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2021, vol. 78, br. 1, str. 21-26
Razlike među polovima kod ishemijske bolesti srca u populaciji Bliskog istoka
aMinistry of Health, Chest Diseases Hospital, Cardiology Department, Kuwait
bUniverzitet u Beogradu, Medicinski fakultet, Institut za epidemiologiju
cKlinički centar Srbije, Beograd + Univerzitet u Beogradu, Medicinski fakultet

e-adresadr_alsadda7@hotmail.com
Sažetak
Uvod/Cilj. Uprkos znatnom poboljšanju ishoda liječenja ishemijske bolesti srca (IBS) kod žena, ona i dalje predstavlja vodeći uzrok mortaliteta i morbiditeta. Cilj je bio ispitati razlike vezane za ishemijsku bolest srca zasnovane na razlikama kod polova u populaciji Bliskog istoka. Metode. Prospektivnom studijom analizirani su bolesnici sa IBS kojima je urađena elektivna koronarna angiografija u kardiološkom centru tercijernog nivoa u periodu od 1.9. 2014. do 1.9.2015. godine. Bolesnici sa IBS su bili podeljeni na dve grupe: grupu sa stabilnom ishemijskom bolešću srca (SIBS) i grupu sa akutnim koronarnim sindromom (AKS). Rezultati. Ukupan broj bolesnika kod kojih je urađena koronarna angiografija je 400. Oko 70% bolesnika je bilo dijagnostifikovano kao AKS, a 30% kao SIBS. Žene su bile starije (64 ± 12 godina vs 59 ± 13 godina, p < 0,004) i imale su veći indeks telesne mase (34 ± 7 kg/m² vs 29 ± 5 kg/m², p < 0,001) u poređenju sa muškarcima. Žene su češće imale povišen krvni pritisak (87% vs 62%, p < 0,001) i šećernu bolest (76% vs 58%, p < 0,001). Među bolesnicima sa AKS, muškarci su češće imali infarkt miokarda sa elevacijom ST segmenta (STEMI) (37% vs 12%, p < 0.001), dok su se žene češće prezentovale sa non-STEMI (45% vs 17%, p < 0,001). Zaključak. Žene sa Bliskog istoka su češće imale faktore rizika, prezentovale se češće sa non-STEMI i imale su manju stopu intrahospitalnih komplikacija.

Introduction

Ischemic heart disease (IHD) is the most common cause of morbidity and mortality worldwide [1]. Chest pain is a common presentation of the acute coronary syndrome (ACS). However, women tend to have more atypical symptoms [2][3]. Studies have shown that men presented more with ST-elevation myocardial infarction (STEMI), whereas women presented more with non-STEMI (NSTEMI) [4]. Symptomatic women undergoing coronary angiography (CA) tend to have less extensive and severe coronary artery disease (CAD), but more adverse prognosis compared to men [4].

The gender differences in mortality after reperfusion are predominantly explained by baseline differences, including advanced age and greater comorbidity in women. Procedural success in percutaneous coronary intervention (PCI) is similar in men and women, although women tend to experience more bleeding complications [5]. Women also face higher mortality from IHD due to their relatively higher prevalence of "female-pattern" IHD [6]. Application of guidelines therapy is improving outcomes in women. However, mechanisms and interventions directed at gender differences in IHD are still a matter for debate [7].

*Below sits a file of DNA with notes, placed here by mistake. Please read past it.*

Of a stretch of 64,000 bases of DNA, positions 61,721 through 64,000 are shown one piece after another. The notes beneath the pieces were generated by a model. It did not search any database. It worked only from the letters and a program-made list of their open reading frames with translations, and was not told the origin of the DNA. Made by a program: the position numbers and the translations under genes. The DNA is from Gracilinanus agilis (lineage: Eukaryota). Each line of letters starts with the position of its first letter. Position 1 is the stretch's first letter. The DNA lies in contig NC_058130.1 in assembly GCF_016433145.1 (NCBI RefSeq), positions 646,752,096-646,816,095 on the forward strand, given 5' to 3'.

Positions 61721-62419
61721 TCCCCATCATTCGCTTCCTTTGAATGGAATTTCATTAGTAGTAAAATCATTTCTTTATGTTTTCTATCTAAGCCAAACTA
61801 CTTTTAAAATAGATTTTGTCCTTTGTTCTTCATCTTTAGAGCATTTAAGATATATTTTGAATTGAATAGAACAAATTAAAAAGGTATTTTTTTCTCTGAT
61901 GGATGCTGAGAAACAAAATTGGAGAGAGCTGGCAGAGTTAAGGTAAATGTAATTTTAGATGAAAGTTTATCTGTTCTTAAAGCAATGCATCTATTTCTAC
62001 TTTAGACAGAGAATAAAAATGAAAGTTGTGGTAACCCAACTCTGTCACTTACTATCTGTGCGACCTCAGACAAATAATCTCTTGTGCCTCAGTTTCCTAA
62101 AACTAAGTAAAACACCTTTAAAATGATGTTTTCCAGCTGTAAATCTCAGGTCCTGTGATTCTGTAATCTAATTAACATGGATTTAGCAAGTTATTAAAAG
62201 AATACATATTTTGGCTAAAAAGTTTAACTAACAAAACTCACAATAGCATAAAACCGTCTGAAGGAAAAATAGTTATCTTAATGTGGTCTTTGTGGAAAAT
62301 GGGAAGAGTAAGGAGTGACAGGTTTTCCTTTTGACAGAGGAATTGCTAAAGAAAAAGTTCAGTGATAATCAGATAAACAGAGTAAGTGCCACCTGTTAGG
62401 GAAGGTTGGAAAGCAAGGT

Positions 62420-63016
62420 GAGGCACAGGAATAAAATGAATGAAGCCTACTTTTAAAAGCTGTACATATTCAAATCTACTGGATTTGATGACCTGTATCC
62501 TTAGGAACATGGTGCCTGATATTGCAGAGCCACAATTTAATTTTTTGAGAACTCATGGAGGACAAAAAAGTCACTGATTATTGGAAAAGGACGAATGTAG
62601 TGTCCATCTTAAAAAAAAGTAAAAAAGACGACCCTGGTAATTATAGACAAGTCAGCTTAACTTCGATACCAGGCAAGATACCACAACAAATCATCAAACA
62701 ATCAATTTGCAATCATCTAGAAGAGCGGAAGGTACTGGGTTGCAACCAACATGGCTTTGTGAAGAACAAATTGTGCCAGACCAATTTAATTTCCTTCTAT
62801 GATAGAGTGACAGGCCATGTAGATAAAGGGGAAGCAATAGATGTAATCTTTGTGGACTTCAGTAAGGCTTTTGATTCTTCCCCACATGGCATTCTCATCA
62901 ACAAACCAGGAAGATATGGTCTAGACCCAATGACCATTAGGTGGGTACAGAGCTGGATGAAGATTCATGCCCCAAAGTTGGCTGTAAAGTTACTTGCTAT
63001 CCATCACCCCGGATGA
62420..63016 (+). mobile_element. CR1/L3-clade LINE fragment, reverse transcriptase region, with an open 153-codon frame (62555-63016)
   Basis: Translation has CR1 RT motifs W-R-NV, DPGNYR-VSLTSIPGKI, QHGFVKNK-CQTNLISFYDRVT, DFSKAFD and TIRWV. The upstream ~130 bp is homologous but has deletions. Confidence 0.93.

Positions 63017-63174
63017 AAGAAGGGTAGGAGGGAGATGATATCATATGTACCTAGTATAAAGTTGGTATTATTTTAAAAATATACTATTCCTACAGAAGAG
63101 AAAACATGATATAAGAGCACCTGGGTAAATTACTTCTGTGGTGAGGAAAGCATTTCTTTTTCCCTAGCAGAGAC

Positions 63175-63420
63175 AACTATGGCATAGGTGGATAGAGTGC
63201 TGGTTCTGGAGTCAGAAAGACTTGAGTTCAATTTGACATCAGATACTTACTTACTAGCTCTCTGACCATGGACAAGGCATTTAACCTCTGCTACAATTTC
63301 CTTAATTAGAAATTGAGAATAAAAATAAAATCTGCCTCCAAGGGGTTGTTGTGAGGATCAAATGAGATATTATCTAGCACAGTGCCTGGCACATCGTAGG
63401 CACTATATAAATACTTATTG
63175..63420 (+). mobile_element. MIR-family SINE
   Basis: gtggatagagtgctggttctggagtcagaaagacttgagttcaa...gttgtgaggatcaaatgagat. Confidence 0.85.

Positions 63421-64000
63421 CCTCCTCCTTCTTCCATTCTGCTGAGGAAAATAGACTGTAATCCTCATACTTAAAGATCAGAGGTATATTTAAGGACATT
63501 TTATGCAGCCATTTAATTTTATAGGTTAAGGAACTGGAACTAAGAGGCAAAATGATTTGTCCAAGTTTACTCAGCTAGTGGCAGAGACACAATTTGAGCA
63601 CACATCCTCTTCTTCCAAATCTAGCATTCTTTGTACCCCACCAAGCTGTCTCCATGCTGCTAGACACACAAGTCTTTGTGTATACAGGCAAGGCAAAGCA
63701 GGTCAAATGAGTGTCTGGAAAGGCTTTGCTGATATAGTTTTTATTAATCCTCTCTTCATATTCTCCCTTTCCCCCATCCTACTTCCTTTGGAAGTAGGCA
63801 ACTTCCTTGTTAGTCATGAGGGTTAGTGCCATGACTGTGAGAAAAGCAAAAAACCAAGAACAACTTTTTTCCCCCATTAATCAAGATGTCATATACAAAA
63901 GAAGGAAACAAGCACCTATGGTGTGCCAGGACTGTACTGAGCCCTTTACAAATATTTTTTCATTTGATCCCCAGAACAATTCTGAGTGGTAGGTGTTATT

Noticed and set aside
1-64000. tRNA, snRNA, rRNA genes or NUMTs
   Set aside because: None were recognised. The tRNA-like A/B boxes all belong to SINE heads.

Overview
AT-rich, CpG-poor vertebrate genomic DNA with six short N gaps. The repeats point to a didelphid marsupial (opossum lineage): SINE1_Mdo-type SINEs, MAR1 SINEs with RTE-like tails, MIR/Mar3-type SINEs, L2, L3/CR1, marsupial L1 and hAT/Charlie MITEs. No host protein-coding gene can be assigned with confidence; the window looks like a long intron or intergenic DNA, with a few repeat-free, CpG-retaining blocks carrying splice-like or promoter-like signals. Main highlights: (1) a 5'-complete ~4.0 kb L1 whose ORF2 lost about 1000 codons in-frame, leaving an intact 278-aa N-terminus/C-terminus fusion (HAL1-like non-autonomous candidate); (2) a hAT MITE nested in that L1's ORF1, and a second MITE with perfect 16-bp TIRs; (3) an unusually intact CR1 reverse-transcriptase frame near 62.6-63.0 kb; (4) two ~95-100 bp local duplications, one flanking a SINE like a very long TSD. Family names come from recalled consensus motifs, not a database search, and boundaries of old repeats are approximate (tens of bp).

In this prospectively designed study, the CA data registry was used to study the gender-based differences among the Middle-Eastern population presented with IHD in the tertiary interventional cardiac center.

Methods

The study was designed as a prospective observational cohort study. The study subjects were enrolled with ACS, referred to the Chest Diseases Hospital (CDH) from the public sector (Ministry of Health Hospitals) as well as the private hospitals, for an indicated cardiac CA with possible PCI if needed.

Study subjects and data collection

Study subjects were prospectively enrolled from 1st September 2014 to 1st September 2015. According to the inclusion criteria patients with the age of 18 years and above with IHD diagnosis were included in the study.

IHD diagnosis including both stable and ACS variables was based on the American College of Cardiology clinical data standards. Briefly, stable IHD (SIHD) patients were those who had unacceptable ischemic symptoms despite medical therapy and who were amenable to, and candidates for coronary revascularization, or whose clinical characteristics and results of noninvasive testing (exclusive of stress testing) indicated a high likelihood of severe IHD, and who were amenable to, and candidates for coronary revascularization, as well as those who could not undergo diagnostic stress testing, or had indeterminate or non-diagnostic stress tests when there was a high likelihood that the findings would result in important changes to therapy [7].

ACS was defined as a clinical presentation consistent with unstable angina (UA)/NSTEMI or STEMI within 8 days of admission, associated with any one of the following: ECG changes, elevated biomarkers of myocardial necrosis (any one of CPK-MB/troponin-T or troponin-I). STEMI was diagnosed if ECG showed evidence of ST segment elevation in ≥ 2 contiguous leads or a new left bundle branch block in addition to chest pain or elevated cardiac markers. The rest of the cases were labeled as NSTEMI/UA based on the presence of elevated biomarkers of myocardial necrosis with or without chest pain.